Interview with Andrea Mignolo

In advance of the Leading Design conference in London on the 24th-26th October, I caught up with Andrea Mignolo to discuss her background, experience and thoughts on the subject of Design Leadership.

Tell us about your first design leadership role? Who did you model yourself on?

Design leadership… This is an interesting question. Historically the idea of leadership was tightly coupled with the role of management. Hierarchical organizations with a command-and-control approach to running things would dictate something from the top of the pyramid which would then filter down through layers of management who would in turn tell their teams what to do. And the top of the pyramid was seen as leadership.

In the last few decades we’ve started to understand that leadership is very independent of management roles and titles. As something that is earned (rather than given) through vision, inspiration, and trust. Which means you don’t need a title or have to ask permission to lead. I say all this because it’s tricky for me to answer this question! I’d actually say my first design leadership role was when I had enough experience and confidence to use design to help clients frame problems and find appropriate, well-considered solutions to those problems, rather than just execute on requirements.

What does a typical day look like for you? Is it all meetings?

Pretty much! Movable Ink is in a growth stage at the moment and we’re scaling fast which means there is a lot of chaos, and concurrently a lot of opportunities for design! Parts of the organization are quite mature, while the design and product sides are fairly new. In an enterprise SaaS space there is a steep learning curve to understand a new industry, competition, users, and the market dynamics of where things are trending. My meetings range from very high level strategy to nitty-gritty process and implementation details.

Do you still get to do any “real” design?

I appreciate the quotes around “real”! I would say yes, but the focus is different — rather than designing a feature or product or service, I’m designing a team and an environment in which to foster design. In the last few years I’ve become increasingly interested in organizational design and will be pursuing an MBA this fall in order to accelerate those learnings. I still roll up my sleeves and create artifacts as needed, but for the most part the juicy, interesting challenges are handled by the team and I take care of the boring stuff no one else wants to do. ;-)

What are the qualities of a good design leader?

Vision, facilitation, evangelism, asking questions, listening, and getting out of the way.

What is the design culture like in your current company?

The design culture is nascent, but I’m fortunate in that Movable Ink is a company that really supports and believes in design. During my interview process I was constantly impressed by how the company thought about design, how much engineers wanted to collaborate and sketch, and how there was support from the very top all the way down. Because the design culture is pretty new we have a great opportunity to shape it and have been very intentional about the whole thing. This includes everything from how we talk about and share design to creating design processes to support various functions in the organization in order to be seen as a true partner at every level.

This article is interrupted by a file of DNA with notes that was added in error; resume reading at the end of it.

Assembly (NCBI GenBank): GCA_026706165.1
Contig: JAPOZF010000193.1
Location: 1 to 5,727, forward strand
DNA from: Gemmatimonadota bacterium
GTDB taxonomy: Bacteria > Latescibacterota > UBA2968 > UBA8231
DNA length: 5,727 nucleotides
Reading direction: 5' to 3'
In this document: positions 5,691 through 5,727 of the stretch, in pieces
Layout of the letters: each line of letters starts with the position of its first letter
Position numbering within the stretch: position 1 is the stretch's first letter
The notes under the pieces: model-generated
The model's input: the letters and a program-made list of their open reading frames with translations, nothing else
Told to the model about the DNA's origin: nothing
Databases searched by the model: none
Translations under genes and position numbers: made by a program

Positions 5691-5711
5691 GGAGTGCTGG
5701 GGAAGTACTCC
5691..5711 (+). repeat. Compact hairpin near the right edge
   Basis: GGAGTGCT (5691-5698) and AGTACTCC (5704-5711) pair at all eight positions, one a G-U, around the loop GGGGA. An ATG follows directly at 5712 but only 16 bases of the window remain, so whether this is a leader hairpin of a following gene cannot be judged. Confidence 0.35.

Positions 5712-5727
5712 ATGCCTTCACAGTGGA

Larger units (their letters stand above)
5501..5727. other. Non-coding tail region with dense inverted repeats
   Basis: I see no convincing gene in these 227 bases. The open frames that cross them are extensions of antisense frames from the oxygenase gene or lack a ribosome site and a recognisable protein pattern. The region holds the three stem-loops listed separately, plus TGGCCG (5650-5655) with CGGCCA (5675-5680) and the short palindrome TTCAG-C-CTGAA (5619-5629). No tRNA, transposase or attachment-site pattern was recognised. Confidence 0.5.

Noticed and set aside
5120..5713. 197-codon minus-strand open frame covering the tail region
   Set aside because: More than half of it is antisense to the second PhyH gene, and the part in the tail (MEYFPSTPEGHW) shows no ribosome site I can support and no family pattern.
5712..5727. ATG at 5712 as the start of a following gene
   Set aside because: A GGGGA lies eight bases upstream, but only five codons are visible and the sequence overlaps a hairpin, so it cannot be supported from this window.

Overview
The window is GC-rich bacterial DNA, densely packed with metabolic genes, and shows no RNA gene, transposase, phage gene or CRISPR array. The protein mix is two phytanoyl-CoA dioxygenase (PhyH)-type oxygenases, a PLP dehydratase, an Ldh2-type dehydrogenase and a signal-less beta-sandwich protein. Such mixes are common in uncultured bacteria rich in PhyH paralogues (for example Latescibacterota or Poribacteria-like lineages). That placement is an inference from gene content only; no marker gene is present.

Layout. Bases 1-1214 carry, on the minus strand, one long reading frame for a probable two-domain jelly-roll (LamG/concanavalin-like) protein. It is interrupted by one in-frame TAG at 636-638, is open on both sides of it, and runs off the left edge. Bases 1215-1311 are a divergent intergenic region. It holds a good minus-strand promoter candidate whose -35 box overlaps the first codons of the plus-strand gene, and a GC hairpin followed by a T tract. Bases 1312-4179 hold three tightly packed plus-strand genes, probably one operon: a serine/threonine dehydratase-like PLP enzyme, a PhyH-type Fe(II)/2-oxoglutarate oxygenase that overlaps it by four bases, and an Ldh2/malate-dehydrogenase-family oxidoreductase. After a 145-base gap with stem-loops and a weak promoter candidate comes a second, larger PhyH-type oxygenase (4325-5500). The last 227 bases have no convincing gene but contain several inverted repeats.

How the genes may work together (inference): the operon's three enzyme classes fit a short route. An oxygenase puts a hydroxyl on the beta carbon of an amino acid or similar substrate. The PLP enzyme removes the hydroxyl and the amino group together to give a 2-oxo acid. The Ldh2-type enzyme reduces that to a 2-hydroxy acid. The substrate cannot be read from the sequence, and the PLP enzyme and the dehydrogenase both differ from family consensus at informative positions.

What challenges are you facing at the moment and what are you doing to overcome them?

Hiring is always a challenge — now that design has a seat at the table and is seen as a competitive differentiator by more and more companies, the demand for designers has skyrocketed. Finding the right people to have adventures with is a constant challenge. To overcome this we’ve done a few things: the first is introduce performance based hiring. I could nerd out about this for ages but essentially the idea is that you hire based on what you want that person to get done in the first year, rather than just list a bunch of skills and proficiencies. The result is a job description that is clear and compelling, and gives you a chance to really speak about the design culture and goals at your organization. This increases your ability to match with the right candidates quickly and consistently, and designers really respond well to this approach. I’m also very lucky in that we have a fantastic in-house talent team.

How is your design team structured and how is that working? Anything you’d tweak?

The design team at Movable Ink is centralized, so we cover everything from marketing all the way to product. This is working well for us because it means we can operate holistically as a department and ensure we’re creating consistent, understandable experiences across every touchpoint. I’m four months into the role right now, so nothing I’d tweak yet, but I’m sure there will be in the future.

What are you most proud of achieving as a design leader?

My unflagging belief in the power of design and design leadership. The corollary being either the fortitude, stubbornness, or stupidity to never let that belief go.

Any advice for a new design leader?

Be patient! And remember that as a designer you can apply design to everything, including leadership.

Anything else on your mind at the moment?

I spend a lot of time thinking about how design can become an essential part of a company’s organizational DNA. How to foster an environment in which everyone is cognizant of the design decisions they are making (this is taking from Jared Spool’s definition of design as the “rendering of intent” which, if you accept, means that everyone does indeed design) that impact how people experience a company.